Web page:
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chroot into the release build hierarchy, to make it harder for the outside environment to taint this build.
<command>make world</command> in the chrooted environment.
Build of Kerberos-related binaries.
Build <filename>GENERIC</filename> kernel.
Creation of a staging directory tree where the binary distributions will be built and packaged.
Build and installation of the documentation toolchain needed to convert the documentation source (SGML) into HTML and text documents that will accompany the release.
Build and installation of the actual documentation (user manuals, tutorials, release notes, hardware compatibility lists, and so on.)
Package up distribution tarballs of the binaries and sources.
Create FTP installation hierarchy.
<emphasis>(optionally)</emphasis> Create ISO images for CDROM/DVD media.
For more information about the release build infrastructure, please see <citerefentry><refentrytitle>release</refentrytitle><manvolnum>7</manvolnum></citerefentry>.
It is important to remove any site-specific settings from <filename>/etc/make.conf</filename>. For example, it would be unwise to distribute binaries that were built on a system with <varname>CPUTYPE</varname> set to a specific processor.
Contributed Software (<quote>ports</quote>)
The <link xlink:href="">FreeBSD Ports collection</link> is a collection of over 24,000 third-party software packages available for FreeBSD. The Ports Management Team <email></email> is responsible for maintaining a consistent ports tree that can be used to create the binary packages that accompany official FreeBSD releases.
Release ISOs
Starting with FreeBSD 4.4, the FreeBSD Project decided to release all four ISO images that were previously sold on the <emphasis>BSDi/Wind River Systems/FreeBSD Mall</emphasis> <quote>official</quote> CDROM distributions. Each of the four discs must contain a <filename>README.TXT</filename> file that explains the contents of the disc, a <filename>CDROM.INF</filename> file that provides meta-data for the disc so that <citerefentry><refentrytitle>bsdinstall</refentrytitle><manvolnum>8</manvolnum></citerefentry> can validate and use the contents, and a <filename>filename.txt</filename> file that provides a manifest for the disc. This <emphasis>manifest</emphasis> can be created with a simple command:
/stage/cdrom<prompt>#</prompt> <userinput>find . -type f | sed -e 's/^\.\///' | sort &gt; filename.txt</userinput>
The specific requirements of each CD are outlined below.
Disc 1
The first disc is almost completely created by <command>make release</command>. The only changes that should be made to the <filename>disc1</filename> directory are the addition of a <filename>tools</filename> directory, and as many popular third party software packages as will fit on the disc. The <filename>tools</filename> directory contains software that allow users to create installation floppies from other operating systems. This disc should be made bootable so that users of modern PCs do not need to create installation floppy disks.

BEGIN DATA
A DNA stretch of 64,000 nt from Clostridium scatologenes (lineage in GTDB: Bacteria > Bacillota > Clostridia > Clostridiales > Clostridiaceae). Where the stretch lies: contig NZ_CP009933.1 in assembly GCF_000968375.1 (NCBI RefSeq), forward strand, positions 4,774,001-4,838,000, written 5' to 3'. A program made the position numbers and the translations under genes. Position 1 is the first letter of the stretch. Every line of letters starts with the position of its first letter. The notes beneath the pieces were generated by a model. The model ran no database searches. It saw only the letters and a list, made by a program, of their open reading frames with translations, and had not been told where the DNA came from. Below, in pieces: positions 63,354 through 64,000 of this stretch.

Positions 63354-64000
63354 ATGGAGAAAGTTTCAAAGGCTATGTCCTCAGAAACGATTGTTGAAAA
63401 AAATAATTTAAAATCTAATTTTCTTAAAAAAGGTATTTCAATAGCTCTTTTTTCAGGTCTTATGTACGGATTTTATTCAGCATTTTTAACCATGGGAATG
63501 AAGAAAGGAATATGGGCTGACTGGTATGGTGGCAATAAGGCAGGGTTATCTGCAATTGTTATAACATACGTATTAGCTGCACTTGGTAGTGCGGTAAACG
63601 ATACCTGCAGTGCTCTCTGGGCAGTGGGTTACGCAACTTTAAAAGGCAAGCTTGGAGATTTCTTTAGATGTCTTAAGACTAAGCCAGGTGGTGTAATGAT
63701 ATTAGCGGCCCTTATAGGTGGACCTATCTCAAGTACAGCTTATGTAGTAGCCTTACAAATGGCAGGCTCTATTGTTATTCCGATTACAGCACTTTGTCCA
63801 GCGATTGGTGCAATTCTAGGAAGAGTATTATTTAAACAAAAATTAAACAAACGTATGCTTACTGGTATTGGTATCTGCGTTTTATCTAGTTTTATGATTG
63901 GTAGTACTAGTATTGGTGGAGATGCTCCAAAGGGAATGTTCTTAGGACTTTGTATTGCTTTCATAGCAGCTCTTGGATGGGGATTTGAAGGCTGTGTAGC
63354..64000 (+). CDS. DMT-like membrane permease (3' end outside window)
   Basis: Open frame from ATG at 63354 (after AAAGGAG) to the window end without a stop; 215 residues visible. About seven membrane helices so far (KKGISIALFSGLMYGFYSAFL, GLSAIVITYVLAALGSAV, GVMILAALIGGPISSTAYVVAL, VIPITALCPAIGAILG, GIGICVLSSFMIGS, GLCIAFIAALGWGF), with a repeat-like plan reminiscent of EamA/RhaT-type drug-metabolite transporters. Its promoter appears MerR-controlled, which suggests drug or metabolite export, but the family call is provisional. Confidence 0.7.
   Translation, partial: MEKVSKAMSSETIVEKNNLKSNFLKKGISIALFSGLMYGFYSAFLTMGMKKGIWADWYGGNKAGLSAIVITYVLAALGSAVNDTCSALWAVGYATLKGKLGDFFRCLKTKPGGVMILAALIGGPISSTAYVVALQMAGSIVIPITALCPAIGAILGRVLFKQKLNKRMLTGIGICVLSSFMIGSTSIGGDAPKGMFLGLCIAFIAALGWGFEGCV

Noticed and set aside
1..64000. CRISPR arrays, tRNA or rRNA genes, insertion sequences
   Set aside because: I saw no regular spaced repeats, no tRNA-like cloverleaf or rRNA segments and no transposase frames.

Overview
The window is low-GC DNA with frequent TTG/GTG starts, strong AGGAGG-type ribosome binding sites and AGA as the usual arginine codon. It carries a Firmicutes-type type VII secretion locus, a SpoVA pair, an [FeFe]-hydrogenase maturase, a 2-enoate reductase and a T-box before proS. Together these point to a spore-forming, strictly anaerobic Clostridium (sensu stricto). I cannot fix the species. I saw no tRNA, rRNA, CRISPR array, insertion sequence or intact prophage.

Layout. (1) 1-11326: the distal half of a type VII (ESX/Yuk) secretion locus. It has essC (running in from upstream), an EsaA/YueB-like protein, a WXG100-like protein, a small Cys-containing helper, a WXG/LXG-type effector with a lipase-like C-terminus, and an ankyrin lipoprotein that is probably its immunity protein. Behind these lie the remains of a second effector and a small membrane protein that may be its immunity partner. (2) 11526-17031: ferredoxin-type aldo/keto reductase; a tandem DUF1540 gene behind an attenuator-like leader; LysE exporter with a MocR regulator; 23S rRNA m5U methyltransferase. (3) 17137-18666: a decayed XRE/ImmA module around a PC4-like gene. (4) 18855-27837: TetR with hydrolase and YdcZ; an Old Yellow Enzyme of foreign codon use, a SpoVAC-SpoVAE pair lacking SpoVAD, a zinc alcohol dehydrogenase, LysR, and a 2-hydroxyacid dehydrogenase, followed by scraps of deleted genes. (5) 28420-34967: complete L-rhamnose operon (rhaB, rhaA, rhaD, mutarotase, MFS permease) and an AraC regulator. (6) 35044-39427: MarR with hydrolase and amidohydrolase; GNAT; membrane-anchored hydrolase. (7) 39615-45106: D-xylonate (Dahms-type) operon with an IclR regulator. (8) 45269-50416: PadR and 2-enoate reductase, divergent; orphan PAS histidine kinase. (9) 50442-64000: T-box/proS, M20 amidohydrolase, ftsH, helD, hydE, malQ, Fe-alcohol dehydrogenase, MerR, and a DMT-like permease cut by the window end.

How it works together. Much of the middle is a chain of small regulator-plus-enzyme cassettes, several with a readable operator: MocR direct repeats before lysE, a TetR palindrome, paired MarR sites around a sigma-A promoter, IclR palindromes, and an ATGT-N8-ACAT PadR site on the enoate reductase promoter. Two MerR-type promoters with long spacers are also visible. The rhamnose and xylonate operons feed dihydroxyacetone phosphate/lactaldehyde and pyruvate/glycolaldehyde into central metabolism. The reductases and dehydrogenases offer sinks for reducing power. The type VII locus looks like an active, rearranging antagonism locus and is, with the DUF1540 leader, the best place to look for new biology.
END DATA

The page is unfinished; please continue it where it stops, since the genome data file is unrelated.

If a custom kernel of FreeBSD is to be included, then <citerefentry><refentrytitle>bsdinstall</refentrytitle><manvolnum>8</manvolnum></citerefentry> and <citerefentry><refentrytitle>release</refentrytitle><manvolnum>7</manvolnum></citerefentry> must be updated to include installation instructions. The relevant code is contained in <filename>src/release</filename> and <filename>src/usr.sbin/bsdinstall</filename>. Specifically, the file <filename>src/release/Makefile</filename>, and <filename>dist.c</filename>, <filename>dist.h</filename>, <filename>menus.c</filename>, <filename>install.c</filename>, and <filename>Makefile</filename> will need to be updated under <filename>src/usr.sbin/bsdinstall</filename>. Optionally, you may choose to update <filename>bsdinstall.8</filename>.
Disc 2
The second disc is also largely created by <command>make release</command>. This disc contains a <quote>live filesystem</quote> that can be used from <citerefentry><refentrytitle>bsdinstall</refentrytitle><manvolnum>8</manvolnum></citerefentry> to troubleshoot a FreeBSD installation. This disc should be bootable and should also contain a compressed copy of the CVS repository in the <filename>CVSROOT</filename> directory and commercial software demos in the <filename>commerce</filename> directory.
Multi-volume Support
<application>Sysinstall</application> supports multiple volume package installations. This requires that each disc have an <filename>INDEX</filename> file containing all of the packages on all volumes of a set, along with an extra field that indicates which volume that particular package is on. Each volume in the set must also have the <literal>CD_VOLUME</literal> variable set in the <filename>cdrom.inf</filename> file so that bsdinstall can tell which volume is which. When a user attempts to install a package that is not on the current disc, bsdinstall will prompt the user to insert the appropriate one.
FTP Sites
When the release has been thoroughly tested and packaged for distribution, the master FTP site must be updated. The official FreeBSD public FTP sites are all mirrors of a master server that is open only to other FTP sites. This site is known as <systemitem>ftp-master</systemitem>. When the release is ready, the following files must be modified on <systemitem>ftp-master</systemitem>:
The installable FTP directory as output from <command>make release</command>.


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